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In the first post on this topic on server modernization, I started us off on moving an Oracle Database the Old Way "Quickly" and have gotten us to this point.

 

Now we will set up all of the scripts for the application and the network links. This is the tedious part - there are many individual scripts to export/import the data in the tables. Organize these into a giant script that will run them all at once. Below is a sample of the beginning of the script. Make one for each separate group of tables you are moving. (You can see how old this is from the ORACLE_HOME.)

 

 

#!/bin/sh
######################################################################
# set -x
#  FILENAME: expimp.sh
#  USAGE: expimp.sh 'user to export' 'SID to export from' 'SID to export to'
#
#  for example:
# nohup expimp_resh.sh struct &
# Will export/import the database structure from one system to the other
#  and use a dummy label for the USER
#
######################################################################
RET=0
E_ORAHOME="Legacy server ORACLE_HOME"
I_ORAHOME="Target server ORACLE_HOME"
PATH=`pwd`
TABLE_NAME=$1
RESH="/usr/bin/resh target-1"
SRC_MKNOD="/etc/mknod"
DST_MKNOD="/etc/mknod"
DATE=`date`
echo $DATE
ORATAB=/etc/oratab
EXP="/home/oracle/product/7.3.4/bin/exp"
IMP="/home/oracle/product/7.3.4/bin/imp"
EXPFILE="/export/home/wpereira/exp${TABLE_NAME}.par"
IMPFILE="$PATH/imp${TABLE_NAME}.par"
EXPLOG="/export/home/wpereira/exp${TABLE_NAME}.log"
IMPLOG="$PATH/imp${TABLE_NAME}.log"
SRC_USER="system/’password’"
DST_USER="system/’password’"
EXP_PIPE="/tmp/eximpipe.$$"
IMP_PIPE="/tmp/eximpipe.$$"
${RESH}  "
    $SRC_MKNOD ${EXP_PIPE} p
    export ORACLE_SID=ORCL
    export TWO_TASK
    export ORACLE_HOME=${E_ORAHOME}
    $EXP userid=${SRC_USER} file=${EXP_PIPE} log=${EXPLOG}  parfile=${EXPFILE} & " &
#
#
ORACLE_SID="ORCL"; export ORACLE_SID
ORACLE_HOME=$I_ORAHOME; export ORACLE_HOME
$DST_MKNOD ${IMP_PIPE} p
${RESH} "cat ${EXP_PIPE}" > ${IMP_PIPE} &
# run the import
$IMP userid=${DST_USER} file=${IMP_PIPE} log=${IMPLOG} parfile=${IMPFILE} &
exit 0

 

 

Be sure to set up a high speed link between the legacy server and the new server. This link will allow for remote execution of the scripts.

 

 

Once the database has been created, you need to create all the objects in the database for the application.  Similar to allocating space for tablespaces on disks, Oracle has to allocate space for the objects like tables while the rows are being loaded. This space allocation takes time, so the better approach is to pre-allocate the space prior to the actual movement of the data which means that the application is shut down.

 

In this step you are also creating the VIEWS, PROCEDURES, PACKAGES, TRIGGERS, SYNONYMS, etc. of the application in the database. (You’ll have to disable the TRIGGERS before the data loads.)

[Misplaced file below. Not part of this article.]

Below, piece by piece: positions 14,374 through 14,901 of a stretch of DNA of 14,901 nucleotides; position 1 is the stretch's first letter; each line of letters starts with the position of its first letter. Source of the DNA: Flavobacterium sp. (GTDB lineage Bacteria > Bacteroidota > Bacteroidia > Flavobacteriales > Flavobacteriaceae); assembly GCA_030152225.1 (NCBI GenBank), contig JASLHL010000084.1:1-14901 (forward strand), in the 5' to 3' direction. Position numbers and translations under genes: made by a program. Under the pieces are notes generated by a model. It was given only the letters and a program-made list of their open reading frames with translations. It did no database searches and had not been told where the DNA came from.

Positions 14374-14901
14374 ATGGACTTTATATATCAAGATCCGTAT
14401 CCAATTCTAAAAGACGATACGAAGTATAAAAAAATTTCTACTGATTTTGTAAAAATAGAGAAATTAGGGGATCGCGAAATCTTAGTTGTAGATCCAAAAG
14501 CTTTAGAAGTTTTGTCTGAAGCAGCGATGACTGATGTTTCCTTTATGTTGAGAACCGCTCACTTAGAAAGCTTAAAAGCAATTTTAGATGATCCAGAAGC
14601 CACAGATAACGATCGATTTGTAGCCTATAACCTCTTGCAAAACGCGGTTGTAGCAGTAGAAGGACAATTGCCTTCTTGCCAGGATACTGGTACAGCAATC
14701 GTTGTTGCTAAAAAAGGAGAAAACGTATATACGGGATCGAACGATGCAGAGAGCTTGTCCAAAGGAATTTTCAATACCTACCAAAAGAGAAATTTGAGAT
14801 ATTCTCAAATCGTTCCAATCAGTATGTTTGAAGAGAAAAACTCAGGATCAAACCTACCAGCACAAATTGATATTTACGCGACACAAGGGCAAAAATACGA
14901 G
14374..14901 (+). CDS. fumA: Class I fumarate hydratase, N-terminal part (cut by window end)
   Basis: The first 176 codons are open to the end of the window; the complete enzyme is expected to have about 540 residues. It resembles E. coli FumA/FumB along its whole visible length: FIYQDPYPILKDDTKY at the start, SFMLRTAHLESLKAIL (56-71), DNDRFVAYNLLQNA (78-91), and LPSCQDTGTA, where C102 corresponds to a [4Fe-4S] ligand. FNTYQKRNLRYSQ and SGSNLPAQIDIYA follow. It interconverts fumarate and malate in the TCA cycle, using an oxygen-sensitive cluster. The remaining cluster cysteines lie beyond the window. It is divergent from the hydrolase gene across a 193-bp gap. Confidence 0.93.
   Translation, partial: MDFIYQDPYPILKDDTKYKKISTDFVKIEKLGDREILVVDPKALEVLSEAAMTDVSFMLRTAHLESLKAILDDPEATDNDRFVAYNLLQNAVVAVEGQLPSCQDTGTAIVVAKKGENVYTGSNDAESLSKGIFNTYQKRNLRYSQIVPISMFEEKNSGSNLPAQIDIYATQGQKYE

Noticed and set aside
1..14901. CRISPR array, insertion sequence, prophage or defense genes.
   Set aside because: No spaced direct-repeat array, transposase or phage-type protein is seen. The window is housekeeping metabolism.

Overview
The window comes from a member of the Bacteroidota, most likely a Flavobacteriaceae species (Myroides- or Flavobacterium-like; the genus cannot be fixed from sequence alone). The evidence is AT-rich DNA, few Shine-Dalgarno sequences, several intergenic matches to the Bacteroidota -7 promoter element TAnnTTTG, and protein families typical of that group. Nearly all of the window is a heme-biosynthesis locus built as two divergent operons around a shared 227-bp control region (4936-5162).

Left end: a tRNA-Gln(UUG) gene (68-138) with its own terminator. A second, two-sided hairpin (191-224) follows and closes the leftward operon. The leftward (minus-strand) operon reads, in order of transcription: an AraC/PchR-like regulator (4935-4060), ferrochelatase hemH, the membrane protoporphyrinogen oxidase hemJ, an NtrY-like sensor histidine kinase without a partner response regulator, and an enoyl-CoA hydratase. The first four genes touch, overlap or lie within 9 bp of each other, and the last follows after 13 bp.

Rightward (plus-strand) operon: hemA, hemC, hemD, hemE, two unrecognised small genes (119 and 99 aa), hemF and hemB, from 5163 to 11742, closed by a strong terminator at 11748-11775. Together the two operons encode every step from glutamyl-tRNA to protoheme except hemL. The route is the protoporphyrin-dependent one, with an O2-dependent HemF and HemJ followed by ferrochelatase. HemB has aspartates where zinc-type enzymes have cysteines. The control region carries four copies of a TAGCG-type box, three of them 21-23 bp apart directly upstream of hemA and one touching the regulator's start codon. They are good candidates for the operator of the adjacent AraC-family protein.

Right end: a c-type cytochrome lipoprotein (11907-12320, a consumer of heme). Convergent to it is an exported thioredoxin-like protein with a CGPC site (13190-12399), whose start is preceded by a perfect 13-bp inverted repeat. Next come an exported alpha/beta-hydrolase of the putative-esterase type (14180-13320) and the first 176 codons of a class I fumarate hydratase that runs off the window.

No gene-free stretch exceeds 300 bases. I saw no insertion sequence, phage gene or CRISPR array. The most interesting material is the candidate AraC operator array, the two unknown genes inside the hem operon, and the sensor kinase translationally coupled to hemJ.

Now that you have the export/import scripts set up, invoke them in one super script. You probably won’t be able to do the entire database in parallel. During the rehearsal, you’ll find where to put in the ‘wait’ statements.

 

Once all the ROWS have been imported you can invoke the set of scripts to create the INDEX's. When these are finished, run the script to ENABLE the CONSTRAINTS which are actually generating INDEX's. The next major step is to ENABLE the TRIGGERS. This is also done by script.

 

The audit of the database is among the last steps. Match the output of DBA_OBJECTS in both databases. You also need to get the number of ROWs in the legacy database and compare that to the number of ROWs imported into the target database. This is where the team comes in handy; each member is doing a different audit task.

 

Now open the application to use by the testers. Because you don’t want to add any test data to the production database this has to be done carefully.

 

If everything passes muster, then the target database can be opened for production. For the paranoid, the legacy database can be opened for parallel production in the event that the firm wants to move back to the old system.

 

Finally, document the entire effort so that the configuration is clear for others to understand. And go get some rest.

 

This process doesn’t take advantage of Oracle Streams or Oracle’s GoldenGate. But I believe there is a use for this methodology even today. What do you think? Do you agree or disagree?  Do you have migrations that will require this older approach because no other will work? Do you have any suggestions to improve this process? What have you seen when doing this with Datapump? Do you recommend any changes to this methodology when using 10.2 or 11.2 as the target database?

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